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5 things we learned Saturday at the Masters

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With the field reduced to 54, the question on most interested minds was, which Augusta National Golf Club would feature on Saturday? Would it be the frugal layout that gave fits to competitors on day one, or would the generous version from day two make a return appearance? If you asked Hideki Matsuyama, it was the latter. Pose the same question to Adam Scott or Cameron Champ, and the answer would differ markedly.

On Saturday, there was a bit of movement from the chasers, and a sense of protect what you have from the leaders. We learned a few things about the tournament, the course, and the competitors on day three, and we’re happy to share them with you here.

1. Billy Horschel backs down from nothing

Literally and figuratively. The Florida man ripped a 5-iron into Rae’s Creek on the 13th hole, but rather than take a penalty drop, Horschel doffed his shoes and socks, rolled up his Saturday whites, and waded on in. Well, sort of. First, he slid down the slope, and then he waded in. His recovery was clean and left him with a run at birdie. Despite the new splotch of Augusta green on his trousers, Horschel made bogey at the 14th, but closed with three birdies over his final five holes, to finish at 4 over. Horschel won’t win the tournament this year, but we’ll remember his plus-fours for quite some time.

2. Hideki pulled a Justin

No sense in waiting until point number five, to discuss the round of the day. Hideki Matsuyama has often been mentioned with Jumbo Ozaki, Ryo Ishikawa, Isao Aoki, and Shingo Katayama as a prime Japanese candidate to break that country’s male major championship winless streak. Matsuyama began day three at 4 under, three shots behind leader Justin Rose. Matsuyama drew on two memories on Saturday to move rapidly up the leader board on the inward half. His low amateur prize of 2011 reminded him of his previous success at Augusta National. More recently, countrywoman Tsubasa Kajitani raised the champion’s trophy last week at the same course, after winning the Augusta National Women’s Amateur.

Matsuyama began his march toward the top spot with a birdie at the seventh hole. Despite his length, he was unable to make four at either of the front nine par-5 holes. On the inward half, Matsuyama posted birdies at 11, 12, 16 and 17, and put the icing on the 65 cake with eagle at the 15th. Thanks to his 65, Matsuyama will play in the final group on Sunday with Xander Schauffele, who closed quickly as well. Will he bring a major title of his own to the Pacific island nation? This time tomorrow, we will know.

3. Xander and Conners post 68s to move into top six

If you took Corey Conners front nine, and paired it with Xander Schauffele’s back nine, you’d have a Hideki. Conners began play at 2 under par, and moved to minus six after the day’s fourth birdie on the 9th hole. The young Canadian dropped back with bogey at 10 and 14 but rebounded quickly with birdies at 15 and 17 to return to six-under. It might be premature to cast Conners as a dark horse for Sunday, but should his penchant for dropping birdies check in on day four, a Maple Leaf might don a green jacket for the second time in the storied event’s history.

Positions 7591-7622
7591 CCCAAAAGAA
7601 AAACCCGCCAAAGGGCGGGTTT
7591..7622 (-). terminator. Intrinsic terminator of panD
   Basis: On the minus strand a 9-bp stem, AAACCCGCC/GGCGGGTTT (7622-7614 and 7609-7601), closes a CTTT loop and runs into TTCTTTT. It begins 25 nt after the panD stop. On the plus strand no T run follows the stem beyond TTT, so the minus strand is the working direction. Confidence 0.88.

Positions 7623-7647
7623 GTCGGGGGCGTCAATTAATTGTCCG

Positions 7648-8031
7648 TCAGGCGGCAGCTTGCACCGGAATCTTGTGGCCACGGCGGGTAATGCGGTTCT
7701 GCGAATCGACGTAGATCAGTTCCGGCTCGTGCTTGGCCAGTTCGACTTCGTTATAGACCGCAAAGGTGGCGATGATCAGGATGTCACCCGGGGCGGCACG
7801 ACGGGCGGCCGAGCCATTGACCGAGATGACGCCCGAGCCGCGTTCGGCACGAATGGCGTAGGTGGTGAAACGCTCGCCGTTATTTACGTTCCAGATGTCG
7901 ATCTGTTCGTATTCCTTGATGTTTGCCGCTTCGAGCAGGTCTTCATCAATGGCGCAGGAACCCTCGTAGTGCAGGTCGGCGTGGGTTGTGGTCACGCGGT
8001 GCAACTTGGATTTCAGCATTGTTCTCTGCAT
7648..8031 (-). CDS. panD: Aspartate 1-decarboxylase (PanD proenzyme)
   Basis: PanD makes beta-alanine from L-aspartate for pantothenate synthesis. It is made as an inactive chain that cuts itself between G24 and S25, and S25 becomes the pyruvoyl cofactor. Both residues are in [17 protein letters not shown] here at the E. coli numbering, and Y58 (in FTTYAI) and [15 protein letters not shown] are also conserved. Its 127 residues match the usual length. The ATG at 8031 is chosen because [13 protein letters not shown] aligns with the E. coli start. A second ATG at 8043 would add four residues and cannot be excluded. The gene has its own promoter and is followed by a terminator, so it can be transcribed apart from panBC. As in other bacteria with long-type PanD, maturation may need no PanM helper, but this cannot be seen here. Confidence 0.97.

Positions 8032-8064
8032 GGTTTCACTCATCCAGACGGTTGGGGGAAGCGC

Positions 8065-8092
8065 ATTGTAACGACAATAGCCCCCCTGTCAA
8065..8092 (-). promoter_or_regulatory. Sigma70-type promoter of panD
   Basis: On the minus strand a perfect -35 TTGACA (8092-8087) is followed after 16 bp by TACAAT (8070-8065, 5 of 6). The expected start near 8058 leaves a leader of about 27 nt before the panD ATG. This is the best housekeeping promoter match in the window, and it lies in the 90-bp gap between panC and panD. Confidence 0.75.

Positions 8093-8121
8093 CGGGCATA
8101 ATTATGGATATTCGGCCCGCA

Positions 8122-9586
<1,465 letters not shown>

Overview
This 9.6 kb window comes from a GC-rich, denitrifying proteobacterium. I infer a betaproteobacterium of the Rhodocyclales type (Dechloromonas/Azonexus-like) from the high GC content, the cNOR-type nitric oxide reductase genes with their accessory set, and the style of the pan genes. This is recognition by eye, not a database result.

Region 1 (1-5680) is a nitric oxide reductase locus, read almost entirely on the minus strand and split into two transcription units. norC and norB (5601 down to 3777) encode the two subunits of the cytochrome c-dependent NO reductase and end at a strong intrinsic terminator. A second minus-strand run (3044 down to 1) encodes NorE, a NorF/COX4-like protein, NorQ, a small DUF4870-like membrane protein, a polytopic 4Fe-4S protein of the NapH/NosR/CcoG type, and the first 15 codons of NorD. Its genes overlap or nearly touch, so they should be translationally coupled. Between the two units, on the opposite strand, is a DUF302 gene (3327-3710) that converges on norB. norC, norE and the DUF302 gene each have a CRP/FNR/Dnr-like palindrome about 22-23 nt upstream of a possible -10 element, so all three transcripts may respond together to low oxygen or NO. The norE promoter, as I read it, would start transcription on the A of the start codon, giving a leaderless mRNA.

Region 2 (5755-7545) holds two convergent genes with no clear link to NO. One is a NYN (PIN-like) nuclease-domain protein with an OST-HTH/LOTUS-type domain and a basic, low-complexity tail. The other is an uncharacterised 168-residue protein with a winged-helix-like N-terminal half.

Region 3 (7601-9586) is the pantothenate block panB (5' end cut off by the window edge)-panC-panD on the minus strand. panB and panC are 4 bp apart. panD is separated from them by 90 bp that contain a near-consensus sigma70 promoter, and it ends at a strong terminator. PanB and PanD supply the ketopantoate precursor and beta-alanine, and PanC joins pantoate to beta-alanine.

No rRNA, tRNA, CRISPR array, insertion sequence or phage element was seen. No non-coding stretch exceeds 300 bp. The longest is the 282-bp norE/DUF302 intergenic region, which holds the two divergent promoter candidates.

Xander Schauffele finds himself exactly where he wants to be. The California native backs down from no competition, and thanks to a strong inward half, he arranged a final-group pairing with Matsuyama. Schauffele began the day at 3 under and improved by one shot by the end of the first nine. The 2017 Tour Championship winner feasted on the long holes coming home with birdie at 13 and an eagle of his own at 15.

4. Zalatoris and Rose stay in contention

The hardest task in championship golf is to build a lead into a bigger lead. Tiger Woods spoiled many of us with his ability to do that. The second-most difficult thing to achieve is to preserve your position, with all the distractions and pressure. Justin Rose and Will Zalatoris began day three at 7 and 6 under par, respectively. Rose began the day with determination, making birdie at the first two holes. He gave those shots back at four and five, and played a bit of back-and-forth over the next 13 holes. He ended the day at even-par 72, to remain in the chase at 7 under. Was it disappointing? For a player of Rose’s stature and record, yes. Can he bookend his Thursday 65 with another on Sunday? Probably not.

Will Zalatoris came into the final pairing on Saturday in a decidedly different position from Rose. Zalatoris made his name on the Korn Ferry Tour in 2020 and has made the jump to the PGA Tour with unexpected success. The young Texan began the day at 6 under and improved by one stroke by day’s end. Zalatoris had four birdies against three bogeys and once again avoided the big number that derails so many dreams. The former Wake Forest golfer will tee off with Conners in the third-last pairing on Sunday. Being a bit out of the limelight might serve him well, and don’t be surprised if he becomes the first Masters rookie since Fuzzy Zoeller to wear green on Sunday.

5. And the winner will be…

If you haven’t realized it by now, we don’t pick winners well. We tapped Brian Harman after round two, and the Georgia Bulldog shot 2 over par on day three. We have abandoned the lefty, and are going with a player we haven’t mentioned yet. He’s tall, dark, and Australian, and the word on all the tours is that Marc Leishman is so much better than his record indicates. We think that the real Marc Leishman stands tall on Sunday and moves past Matsuyama and all the rest to become the first Aussie since Adam Scott to win the title.